• "It permits us to use one large, randomly selected comparison group as comparison group for several nested studies within the Diet, Cancer and Health cohort, saving resources and valuable DNA, and the obtained risk estimates can be related directly to the cohort, which is population-based. We have previously used the same design in other studies of colorectal cancer [17,19,20,39,51], lung cancer [52-55], and coronary heart disease [56-59]. "
    [Show abstract] [Hide abstract]
    ABSTRACT: Transcription factors and nuclear receptors constitute a link between exposure to heterocyclic amines and polycyclic aromatic hydrocarbons from meat and tobacco smoke and colorectal cancer (CRC) risk. The aim of this study was to investigate if polymorphisms in nuclear factor kappa-B, pregnane X receptor, and liver X receptor were associated with risk of CRC, and to investigate possible interactions with lifestyle factors such as smoking, meat consumption, and NSAID use. The polymorphisms nuclear factor kappa-B (NFkB, NFKB1) -94 insertion/deletion ATTG (rs28362491), pregnane X receptor (PXR, NR1I2) A-24381C (rs1523127), C8055T (rs2276707), A7635G (rs6785049), liver X receptor (LXR-β, NR1H3) C-rs1405655T, T-rs2695121C were assessed together with lifestyle factors in a nested case-cohort study of 378 CRC cases and 756 random participants from the Danish prospective Diet, Cancer and Health study of 57,053 persons. Carriers of NFkB -94deletion were at 1.45-fold higher risk of CRC than homozygous carriers of the insertion allele (incidence rate ratio (IRR) = 1.45, 95% confidence interval (95% CI): 1.10-1.92). There was interaction between this polymorphism and intake of red and processed meat in relation to CRC risk. Carriers of NFkB -94deletion were at 3% increased risk pr 25 gram meat per day (95% CI: 0.98-1.09) whereas homozygous carriers of the insertion were not at increased risk (p for interaction = 0.03). PXR and LXR polymorphisms were not associated with CRC risk. There was no interaction between use of nonsteroid antiinflammatory drugs (NSAID) or smoking status and NFkB, PXR or LXR polymorphisms. A polymorphism in NFkB was associated with CRC risk and there was interaction between this polymorphism and meat intake in relation to CRC risk. This study suggests a role for NFkB in CRC aetiology.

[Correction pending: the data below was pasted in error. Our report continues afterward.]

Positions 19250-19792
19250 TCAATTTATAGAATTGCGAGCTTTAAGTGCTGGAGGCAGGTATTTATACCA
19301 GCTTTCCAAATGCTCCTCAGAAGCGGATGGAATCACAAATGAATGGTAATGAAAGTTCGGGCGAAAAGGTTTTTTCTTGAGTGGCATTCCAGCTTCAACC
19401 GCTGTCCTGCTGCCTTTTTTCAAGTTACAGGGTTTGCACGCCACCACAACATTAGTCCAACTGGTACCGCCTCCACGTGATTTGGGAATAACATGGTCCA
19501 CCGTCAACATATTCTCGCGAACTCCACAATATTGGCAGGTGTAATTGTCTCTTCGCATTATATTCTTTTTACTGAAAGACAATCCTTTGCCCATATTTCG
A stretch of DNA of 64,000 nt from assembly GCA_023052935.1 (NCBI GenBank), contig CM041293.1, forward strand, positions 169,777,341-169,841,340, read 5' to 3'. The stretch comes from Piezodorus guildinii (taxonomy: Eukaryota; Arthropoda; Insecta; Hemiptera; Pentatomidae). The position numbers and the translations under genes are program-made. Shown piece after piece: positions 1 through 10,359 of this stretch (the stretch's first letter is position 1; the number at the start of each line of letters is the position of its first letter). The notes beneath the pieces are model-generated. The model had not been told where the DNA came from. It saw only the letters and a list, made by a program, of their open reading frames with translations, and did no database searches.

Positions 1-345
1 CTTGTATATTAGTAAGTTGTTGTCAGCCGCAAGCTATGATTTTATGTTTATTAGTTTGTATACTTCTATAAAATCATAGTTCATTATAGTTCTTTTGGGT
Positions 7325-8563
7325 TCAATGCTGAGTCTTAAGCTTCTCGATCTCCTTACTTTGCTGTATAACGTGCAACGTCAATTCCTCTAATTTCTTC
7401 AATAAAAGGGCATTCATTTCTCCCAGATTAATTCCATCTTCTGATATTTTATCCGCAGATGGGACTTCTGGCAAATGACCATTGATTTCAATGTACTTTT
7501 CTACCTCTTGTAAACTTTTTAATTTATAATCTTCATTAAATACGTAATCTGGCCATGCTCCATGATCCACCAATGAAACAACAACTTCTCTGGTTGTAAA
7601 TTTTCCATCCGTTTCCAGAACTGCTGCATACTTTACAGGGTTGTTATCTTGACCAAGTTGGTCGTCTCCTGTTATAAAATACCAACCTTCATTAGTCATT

Full-text · Article · Sep 2010 · BMC Cancer
  • Source
    • "A case-cohort study was designed using incident ACS, which includes unstable angina pectoris, fatal and non-fatal myocardial infarction as the outcome [14,15]. Information on the disease endpoint was obtained by linkage with central Danish registries via the unique identification number assigned to all Danish citizens. "
    [Show abstract] [Hide abstract]
    ABSTRACT: Acute coronary syndrome (ACS) is a major cause of morbidity and mortality in the western world. Peroxisome proliferator-activated receptor gamma (PPARgamma) plays a key role in the regulation of the energy balance, adipocyte differentiation and lipid biosynthesis. The aim was to investigate if the polymorphism PPARgamma2 Pro12Ala, which encodes a less efficient transcription factor, was associated with risk of acute coronary disease and if there were interactions between this polymorphism and factors that modify PPARgamma activity, such as alcohol intake, smoking, and use of non-steroidal anti-inflammatory medicine. A case-cohort study including 1031 ACS cases and a sub-cohort of 1703 persons was nested within the population-based prospective study Diet, Cancer and Health of 57,053 individuals. Homozygous male variant allele carriers of PPARgamma2 Pro12Ala were at higher risk of ACS (HR = 2.12, 95% CI: 1.00-4.48) than homozygous carriers of the Pro-allele. Among men, there was a statistically significant interaction between genotypes and alcohol intake such that homozygous variant allele carriers with a low alcohol intake were at higher risk of ACS (HR = 25.3, CI: 16.5-38.7) compared to homozygous common allele carriers (p for interaction < 0.0001). Overall, the association was only observed among homozygous variant allele carriers. Thus, all the observed associations were obtained in subgroups including small numbers of cases. It is therefore possible that the observed associations were due to chance. In the present study, there were no consistent associations between PPARgamma Pro12Ala and risk of ACS, and no consistent interaction with alcohol, BMI, NSAID or smoking in relation to ACS.
    Full-text · Article · Jun 2009 · BMC Medical Genetics
Show more